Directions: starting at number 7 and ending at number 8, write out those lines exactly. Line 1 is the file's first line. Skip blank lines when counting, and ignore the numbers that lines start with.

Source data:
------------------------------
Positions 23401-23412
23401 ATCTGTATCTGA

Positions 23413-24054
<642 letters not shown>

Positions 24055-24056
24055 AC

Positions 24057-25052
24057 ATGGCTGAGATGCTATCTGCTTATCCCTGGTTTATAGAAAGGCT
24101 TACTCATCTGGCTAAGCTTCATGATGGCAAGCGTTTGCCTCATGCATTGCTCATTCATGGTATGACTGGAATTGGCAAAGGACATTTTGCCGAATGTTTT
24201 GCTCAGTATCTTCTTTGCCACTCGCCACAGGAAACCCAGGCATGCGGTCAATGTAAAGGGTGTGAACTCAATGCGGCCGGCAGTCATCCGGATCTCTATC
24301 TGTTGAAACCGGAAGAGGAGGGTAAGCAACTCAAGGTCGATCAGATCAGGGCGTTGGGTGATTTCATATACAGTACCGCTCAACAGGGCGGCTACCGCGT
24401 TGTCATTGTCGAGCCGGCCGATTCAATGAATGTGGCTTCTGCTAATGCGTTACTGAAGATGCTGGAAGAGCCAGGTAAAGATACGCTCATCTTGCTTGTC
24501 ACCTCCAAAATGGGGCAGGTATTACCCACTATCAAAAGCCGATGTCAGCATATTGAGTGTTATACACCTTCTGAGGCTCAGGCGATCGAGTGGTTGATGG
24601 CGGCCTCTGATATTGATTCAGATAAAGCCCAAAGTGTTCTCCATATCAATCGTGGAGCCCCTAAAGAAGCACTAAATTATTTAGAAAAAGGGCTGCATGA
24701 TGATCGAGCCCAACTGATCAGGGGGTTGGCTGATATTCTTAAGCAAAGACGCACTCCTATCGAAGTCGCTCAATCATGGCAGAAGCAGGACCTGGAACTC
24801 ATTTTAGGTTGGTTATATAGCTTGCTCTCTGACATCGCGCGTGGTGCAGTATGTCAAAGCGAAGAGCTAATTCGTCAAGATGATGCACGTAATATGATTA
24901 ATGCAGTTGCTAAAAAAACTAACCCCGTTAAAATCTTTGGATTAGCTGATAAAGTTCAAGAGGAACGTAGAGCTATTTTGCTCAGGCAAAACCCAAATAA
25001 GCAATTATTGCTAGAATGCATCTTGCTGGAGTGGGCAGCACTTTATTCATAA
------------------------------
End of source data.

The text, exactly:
Positions 24057-25052
24057 ATGGCTGAGATGCTATCTGCTTATCCCTGGTTTATAGAAAGGCT